These are unprecedented times for investors in gold and other precious metals. Gold is nearing its lows again, and combined with a TSX Venture Exchange which seems to be looking for the bottom, the capitulation phase could be near. However, when we were looking at some charts, some interesting facts popped up.
First of all, in a phase of panic, one would think the mid-tier and junior producers would be falling faster than the more senior gold producers because of the assumed higher risk profile. Surprisingly, that’s not the case in this downturn as on the next chart it’s clearly visible that if you compare the two listed ETF’s GDX (the senior producers) and GDXJ (the junior and mid-tier gold companies), the ratio GDXJ/GDX hasn’t actually changed much in the past two months.
Granted, the ratio is currently lower than in April last year when the gold and silver prices started to slide, but it’s surprising to see that since July of this year, the GDXJ/GDX ratio has been moving in roughly the same band with as you can see when you zoom in on the chart:
Could this mean the risk perception of investors has changed? Maybe, as even the larger producers definitely haven’t been immune to a volatile gold price and in some cases they had to put several large multi-billion dollar projects on hold and write down the book value of its assets.
Is this phenomenon limited to the gold sector? If you’d compare the Junior Gold Miners ETF with the ETF which is tracking the global silver producers, a surprising fact pops up. After a decline of three years in the GDXJ/SIL ratio decreased from 5 to just 2.8 this winter, the ratio has been increasing again, lately.
Does this mean the gold sector is in a better shape than the silver sector? Not at all, but we think the Gold/Silver ratio is the main culprit here.
At a ratio of in excess of 70, the Gold-Silver-ratio is extremely high and is actually at its highest point since 2009. We have been digging a little bit deeper, and have come to a very surprising conclusion. The last two times the Gold/Silver ratio was higher than 70, the market was at the verge of a huge break out pattern in the mining stocks. If you look at the next chart, you’ll see the Gold/Silver ratio of the past 15 years, and during that time frame, the level reached a peak of 70 (and a bit higher) just two times.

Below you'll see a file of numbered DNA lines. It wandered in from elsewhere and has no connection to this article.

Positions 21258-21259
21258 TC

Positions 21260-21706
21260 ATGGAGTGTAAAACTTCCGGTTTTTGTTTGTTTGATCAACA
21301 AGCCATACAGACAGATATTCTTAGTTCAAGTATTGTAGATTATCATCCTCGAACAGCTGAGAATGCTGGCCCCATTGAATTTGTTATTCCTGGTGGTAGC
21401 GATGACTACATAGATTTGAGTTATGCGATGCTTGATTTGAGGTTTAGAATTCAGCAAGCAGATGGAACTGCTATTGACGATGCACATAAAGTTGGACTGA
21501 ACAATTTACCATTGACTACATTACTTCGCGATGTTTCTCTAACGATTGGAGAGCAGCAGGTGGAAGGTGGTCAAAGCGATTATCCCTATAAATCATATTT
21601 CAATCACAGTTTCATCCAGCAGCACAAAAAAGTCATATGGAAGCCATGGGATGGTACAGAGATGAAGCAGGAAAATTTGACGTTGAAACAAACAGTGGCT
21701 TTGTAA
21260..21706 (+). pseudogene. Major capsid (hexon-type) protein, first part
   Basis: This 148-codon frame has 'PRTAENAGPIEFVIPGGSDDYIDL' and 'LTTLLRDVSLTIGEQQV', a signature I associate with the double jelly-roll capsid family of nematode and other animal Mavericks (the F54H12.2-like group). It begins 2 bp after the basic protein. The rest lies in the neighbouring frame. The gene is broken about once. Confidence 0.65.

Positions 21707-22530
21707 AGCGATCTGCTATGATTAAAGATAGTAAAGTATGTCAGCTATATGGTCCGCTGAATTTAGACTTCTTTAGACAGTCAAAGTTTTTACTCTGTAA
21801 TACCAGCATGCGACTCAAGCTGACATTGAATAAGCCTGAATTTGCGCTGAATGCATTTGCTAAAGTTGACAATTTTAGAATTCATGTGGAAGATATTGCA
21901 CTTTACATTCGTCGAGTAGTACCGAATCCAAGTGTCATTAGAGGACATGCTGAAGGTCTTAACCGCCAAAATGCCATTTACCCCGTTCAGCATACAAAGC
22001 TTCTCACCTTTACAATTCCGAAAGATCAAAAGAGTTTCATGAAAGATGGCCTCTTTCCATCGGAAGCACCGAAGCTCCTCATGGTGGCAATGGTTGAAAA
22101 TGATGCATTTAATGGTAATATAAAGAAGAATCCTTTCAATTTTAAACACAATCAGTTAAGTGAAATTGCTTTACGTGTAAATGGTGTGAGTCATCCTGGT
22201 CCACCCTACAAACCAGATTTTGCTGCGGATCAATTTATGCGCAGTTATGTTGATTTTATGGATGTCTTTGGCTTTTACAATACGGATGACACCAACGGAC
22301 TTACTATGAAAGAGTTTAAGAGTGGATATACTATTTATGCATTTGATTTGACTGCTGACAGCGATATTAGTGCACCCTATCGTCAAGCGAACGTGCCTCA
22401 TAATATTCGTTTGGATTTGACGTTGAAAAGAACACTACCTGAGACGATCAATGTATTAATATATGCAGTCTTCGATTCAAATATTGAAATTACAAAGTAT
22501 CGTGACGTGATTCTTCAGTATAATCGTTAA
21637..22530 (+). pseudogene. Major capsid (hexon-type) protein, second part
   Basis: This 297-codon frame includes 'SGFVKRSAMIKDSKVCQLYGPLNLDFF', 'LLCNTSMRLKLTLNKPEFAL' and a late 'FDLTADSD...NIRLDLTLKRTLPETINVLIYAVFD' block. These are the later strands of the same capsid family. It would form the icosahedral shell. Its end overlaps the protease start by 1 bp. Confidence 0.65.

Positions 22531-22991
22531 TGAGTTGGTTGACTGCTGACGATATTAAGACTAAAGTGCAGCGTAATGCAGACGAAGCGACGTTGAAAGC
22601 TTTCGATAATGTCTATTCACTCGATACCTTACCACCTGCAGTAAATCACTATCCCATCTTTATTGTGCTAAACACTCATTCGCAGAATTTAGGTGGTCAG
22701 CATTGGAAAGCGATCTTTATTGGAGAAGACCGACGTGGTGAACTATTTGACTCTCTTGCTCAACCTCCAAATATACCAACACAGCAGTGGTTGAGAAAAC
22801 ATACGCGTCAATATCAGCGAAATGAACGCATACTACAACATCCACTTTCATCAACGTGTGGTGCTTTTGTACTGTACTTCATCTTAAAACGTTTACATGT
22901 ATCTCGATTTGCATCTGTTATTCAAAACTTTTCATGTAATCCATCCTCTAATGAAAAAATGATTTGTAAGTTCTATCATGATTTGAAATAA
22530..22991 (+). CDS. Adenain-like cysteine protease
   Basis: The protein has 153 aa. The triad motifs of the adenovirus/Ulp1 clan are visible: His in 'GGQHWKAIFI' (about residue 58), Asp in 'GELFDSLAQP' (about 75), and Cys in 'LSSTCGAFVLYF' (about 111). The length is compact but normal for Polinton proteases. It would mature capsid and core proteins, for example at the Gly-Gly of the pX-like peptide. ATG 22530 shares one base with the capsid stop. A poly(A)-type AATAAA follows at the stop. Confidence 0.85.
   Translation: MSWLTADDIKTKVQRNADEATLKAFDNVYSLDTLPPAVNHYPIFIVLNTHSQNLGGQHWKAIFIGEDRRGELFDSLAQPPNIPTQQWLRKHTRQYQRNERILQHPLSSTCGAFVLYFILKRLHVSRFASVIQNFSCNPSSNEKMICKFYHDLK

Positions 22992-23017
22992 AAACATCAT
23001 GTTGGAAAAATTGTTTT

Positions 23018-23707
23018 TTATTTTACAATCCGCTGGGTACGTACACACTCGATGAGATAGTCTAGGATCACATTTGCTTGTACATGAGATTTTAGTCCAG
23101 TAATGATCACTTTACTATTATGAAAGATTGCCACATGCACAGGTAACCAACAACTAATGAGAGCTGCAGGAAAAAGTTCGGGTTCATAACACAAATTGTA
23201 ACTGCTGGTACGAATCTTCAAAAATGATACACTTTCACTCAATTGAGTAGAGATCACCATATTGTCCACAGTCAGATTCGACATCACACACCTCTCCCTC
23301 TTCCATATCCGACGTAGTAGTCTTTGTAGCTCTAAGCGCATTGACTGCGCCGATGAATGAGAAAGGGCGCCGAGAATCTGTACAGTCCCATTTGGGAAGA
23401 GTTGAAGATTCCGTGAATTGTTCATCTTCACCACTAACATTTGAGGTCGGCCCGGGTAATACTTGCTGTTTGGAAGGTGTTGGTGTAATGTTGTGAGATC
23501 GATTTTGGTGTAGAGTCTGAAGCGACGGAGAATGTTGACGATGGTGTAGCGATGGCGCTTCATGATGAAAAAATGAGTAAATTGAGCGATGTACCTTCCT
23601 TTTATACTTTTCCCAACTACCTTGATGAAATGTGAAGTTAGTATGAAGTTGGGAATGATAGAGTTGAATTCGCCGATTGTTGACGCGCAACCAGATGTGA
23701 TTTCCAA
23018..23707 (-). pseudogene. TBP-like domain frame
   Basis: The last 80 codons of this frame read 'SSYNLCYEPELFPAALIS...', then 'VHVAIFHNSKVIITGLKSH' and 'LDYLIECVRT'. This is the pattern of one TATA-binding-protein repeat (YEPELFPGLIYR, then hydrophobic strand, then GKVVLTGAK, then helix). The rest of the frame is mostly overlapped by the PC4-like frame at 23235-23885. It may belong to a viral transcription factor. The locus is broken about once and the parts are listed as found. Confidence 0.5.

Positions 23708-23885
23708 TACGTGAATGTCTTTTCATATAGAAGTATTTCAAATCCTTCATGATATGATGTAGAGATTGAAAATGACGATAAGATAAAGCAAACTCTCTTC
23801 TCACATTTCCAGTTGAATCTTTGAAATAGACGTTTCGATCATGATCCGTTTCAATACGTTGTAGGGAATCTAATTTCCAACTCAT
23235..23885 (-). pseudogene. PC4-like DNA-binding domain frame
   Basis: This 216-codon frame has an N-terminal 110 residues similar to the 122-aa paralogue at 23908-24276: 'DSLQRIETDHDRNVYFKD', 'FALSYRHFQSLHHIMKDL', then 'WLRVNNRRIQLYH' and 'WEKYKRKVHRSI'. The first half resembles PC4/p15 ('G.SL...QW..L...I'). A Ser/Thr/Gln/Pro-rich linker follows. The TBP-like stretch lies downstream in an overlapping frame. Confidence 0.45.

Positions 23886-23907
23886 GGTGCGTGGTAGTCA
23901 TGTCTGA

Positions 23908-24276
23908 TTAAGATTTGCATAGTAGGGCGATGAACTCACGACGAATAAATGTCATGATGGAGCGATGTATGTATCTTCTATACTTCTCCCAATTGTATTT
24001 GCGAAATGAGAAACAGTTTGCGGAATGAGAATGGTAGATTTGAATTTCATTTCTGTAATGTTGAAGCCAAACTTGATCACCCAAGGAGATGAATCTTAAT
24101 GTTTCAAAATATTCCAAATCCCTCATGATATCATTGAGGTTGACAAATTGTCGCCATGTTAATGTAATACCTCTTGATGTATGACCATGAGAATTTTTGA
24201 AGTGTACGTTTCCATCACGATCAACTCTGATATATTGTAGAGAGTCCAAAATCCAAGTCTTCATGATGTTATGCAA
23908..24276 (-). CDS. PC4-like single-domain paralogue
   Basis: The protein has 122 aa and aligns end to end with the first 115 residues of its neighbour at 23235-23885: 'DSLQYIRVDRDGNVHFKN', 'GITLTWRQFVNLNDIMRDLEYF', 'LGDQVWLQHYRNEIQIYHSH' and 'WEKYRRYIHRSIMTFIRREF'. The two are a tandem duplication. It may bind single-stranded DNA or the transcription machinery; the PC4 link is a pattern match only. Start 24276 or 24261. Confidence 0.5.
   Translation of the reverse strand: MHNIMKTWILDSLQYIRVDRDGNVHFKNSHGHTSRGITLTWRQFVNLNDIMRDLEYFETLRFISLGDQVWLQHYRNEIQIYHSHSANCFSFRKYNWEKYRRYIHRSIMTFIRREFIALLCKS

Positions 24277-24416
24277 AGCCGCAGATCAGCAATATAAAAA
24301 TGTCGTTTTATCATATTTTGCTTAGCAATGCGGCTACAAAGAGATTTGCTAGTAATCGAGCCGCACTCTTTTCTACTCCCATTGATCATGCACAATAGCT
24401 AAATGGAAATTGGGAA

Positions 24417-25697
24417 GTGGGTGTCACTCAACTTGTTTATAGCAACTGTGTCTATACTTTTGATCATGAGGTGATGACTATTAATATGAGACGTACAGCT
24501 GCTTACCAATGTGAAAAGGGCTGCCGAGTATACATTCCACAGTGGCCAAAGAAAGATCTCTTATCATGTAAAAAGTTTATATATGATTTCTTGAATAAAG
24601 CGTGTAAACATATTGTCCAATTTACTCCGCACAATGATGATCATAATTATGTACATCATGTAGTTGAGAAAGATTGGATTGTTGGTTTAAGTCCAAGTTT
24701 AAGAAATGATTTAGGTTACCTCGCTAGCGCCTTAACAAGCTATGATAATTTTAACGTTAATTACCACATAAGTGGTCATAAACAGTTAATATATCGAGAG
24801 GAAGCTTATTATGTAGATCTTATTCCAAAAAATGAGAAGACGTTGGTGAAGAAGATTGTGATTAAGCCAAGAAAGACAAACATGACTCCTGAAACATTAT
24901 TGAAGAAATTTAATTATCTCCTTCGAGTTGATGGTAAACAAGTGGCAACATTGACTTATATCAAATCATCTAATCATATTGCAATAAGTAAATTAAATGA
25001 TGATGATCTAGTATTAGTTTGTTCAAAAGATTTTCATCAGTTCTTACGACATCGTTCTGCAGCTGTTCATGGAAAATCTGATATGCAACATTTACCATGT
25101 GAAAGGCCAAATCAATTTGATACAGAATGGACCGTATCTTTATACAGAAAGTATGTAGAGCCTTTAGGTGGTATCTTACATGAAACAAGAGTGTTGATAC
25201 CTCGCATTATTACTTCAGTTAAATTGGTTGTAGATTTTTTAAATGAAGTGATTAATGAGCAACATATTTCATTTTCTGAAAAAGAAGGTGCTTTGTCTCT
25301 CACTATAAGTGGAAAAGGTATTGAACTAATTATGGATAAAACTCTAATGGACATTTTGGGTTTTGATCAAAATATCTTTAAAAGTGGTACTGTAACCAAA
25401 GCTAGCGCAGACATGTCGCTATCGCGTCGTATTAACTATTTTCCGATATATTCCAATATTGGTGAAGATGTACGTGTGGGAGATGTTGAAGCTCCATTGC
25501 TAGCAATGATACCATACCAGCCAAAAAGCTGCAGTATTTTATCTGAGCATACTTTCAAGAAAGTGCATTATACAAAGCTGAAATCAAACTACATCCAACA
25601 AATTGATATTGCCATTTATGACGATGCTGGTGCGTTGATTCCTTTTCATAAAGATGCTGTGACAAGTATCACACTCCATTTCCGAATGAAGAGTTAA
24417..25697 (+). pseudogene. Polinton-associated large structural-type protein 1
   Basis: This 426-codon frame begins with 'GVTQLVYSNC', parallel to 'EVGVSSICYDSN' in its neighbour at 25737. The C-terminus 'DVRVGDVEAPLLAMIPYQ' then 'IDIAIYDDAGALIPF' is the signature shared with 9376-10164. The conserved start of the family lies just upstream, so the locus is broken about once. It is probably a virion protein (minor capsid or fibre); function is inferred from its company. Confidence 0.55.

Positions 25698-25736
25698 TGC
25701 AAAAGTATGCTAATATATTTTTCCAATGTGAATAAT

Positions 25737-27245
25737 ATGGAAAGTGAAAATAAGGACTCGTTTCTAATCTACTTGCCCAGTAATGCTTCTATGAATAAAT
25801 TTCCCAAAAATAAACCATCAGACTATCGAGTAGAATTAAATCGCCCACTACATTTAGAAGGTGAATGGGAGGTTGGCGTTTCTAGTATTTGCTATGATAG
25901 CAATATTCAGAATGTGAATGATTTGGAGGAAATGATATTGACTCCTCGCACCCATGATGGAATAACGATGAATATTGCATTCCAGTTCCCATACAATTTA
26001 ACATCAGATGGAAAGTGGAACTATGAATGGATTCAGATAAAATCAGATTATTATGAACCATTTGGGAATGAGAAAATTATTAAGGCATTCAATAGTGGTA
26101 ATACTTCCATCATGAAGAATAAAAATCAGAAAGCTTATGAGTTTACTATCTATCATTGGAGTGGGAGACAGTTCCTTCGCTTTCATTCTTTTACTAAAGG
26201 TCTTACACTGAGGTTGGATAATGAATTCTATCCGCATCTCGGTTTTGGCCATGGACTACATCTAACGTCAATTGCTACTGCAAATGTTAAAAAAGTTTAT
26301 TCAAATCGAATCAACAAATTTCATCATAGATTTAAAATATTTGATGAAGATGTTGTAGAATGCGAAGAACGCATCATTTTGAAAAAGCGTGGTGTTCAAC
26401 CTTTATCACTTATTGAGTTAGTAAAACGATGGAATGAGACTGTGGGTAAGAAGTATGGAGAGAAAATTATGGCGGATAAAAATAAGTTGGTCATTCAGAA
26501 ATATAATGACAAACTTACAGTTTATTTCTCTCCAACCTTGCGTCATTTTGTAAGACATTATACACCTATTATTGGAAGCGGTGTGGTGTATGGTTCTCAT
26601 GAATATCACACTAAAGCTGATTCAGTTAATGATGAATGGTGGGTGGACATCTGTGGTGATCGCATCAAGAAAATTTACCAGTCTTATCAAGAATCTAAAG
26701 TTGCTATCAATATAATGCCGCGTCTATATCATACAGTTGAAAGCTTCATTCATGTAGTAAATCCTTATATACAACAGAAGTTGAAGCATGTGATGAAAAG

And this is an extremely interesting fact. When the Gold/Silver ratio hit 80 in 2003, the HUI was getting fired up for a major move. Whereas the HUI (also known as the Gold Bugs Index) was at 120 points in H1 2003, it reached a high of in excess of 500 points in 2008 (+257%), at a level where the Gold/Silver ratio has been relatively low.
The same pattern emerges at the height of the commodity crisis. In Q4 2008 the Gold/Silver ratio peaked at more than 80 whilst the Gold Bugs Index was trading at 200 points. And guess what? The index tripled by the time the Gold/Silver ratio took a nose dive and seemed to be on its way to 30. And yes, as the Gold/Silver ratio started to increase again, the HUI was going down again. In fact, the Gold Bugs Index is currently trading at a level close to the lows of 2008 (during approximately two weeks the Index was trading lower than the current level), and now the Gold/Silver ratio is spiking again, we might be looking at a next upward move in the Gold Bugs Index.
However, as the previous leg up was only facilitated after a capitulation phase, it will be interesting to see how the HUI will behave over the next few days and weeks. A rebound isn’t and cannot be guaranteed, but the history likes to repeat itself. And the past two times in just 15 years the Gold/Silver ratio was above 70, the Gold Bugs Index started a move up of at least 200% within weeks.
This strengthens our belief that the current action on the markets might be the last part of the ‘shaking of the tree’ whereby the final weak hands will be selling out. It’s unimaginable that with all the Central Banks which are trying to beat each other to print money at a faster pace, that the gold price will continue to tumble. On top of that, the junior and mid-tier gold mining segment isn’t currently being seen as exceptionally riskier than other moments in the past few months, as the GDXJ/GDX ratio has roughly been in the same trading zone for several months now.
Based on historic evidence, the general state of the markets and the underlying money-printing issue, we remain confident in the future of gold.
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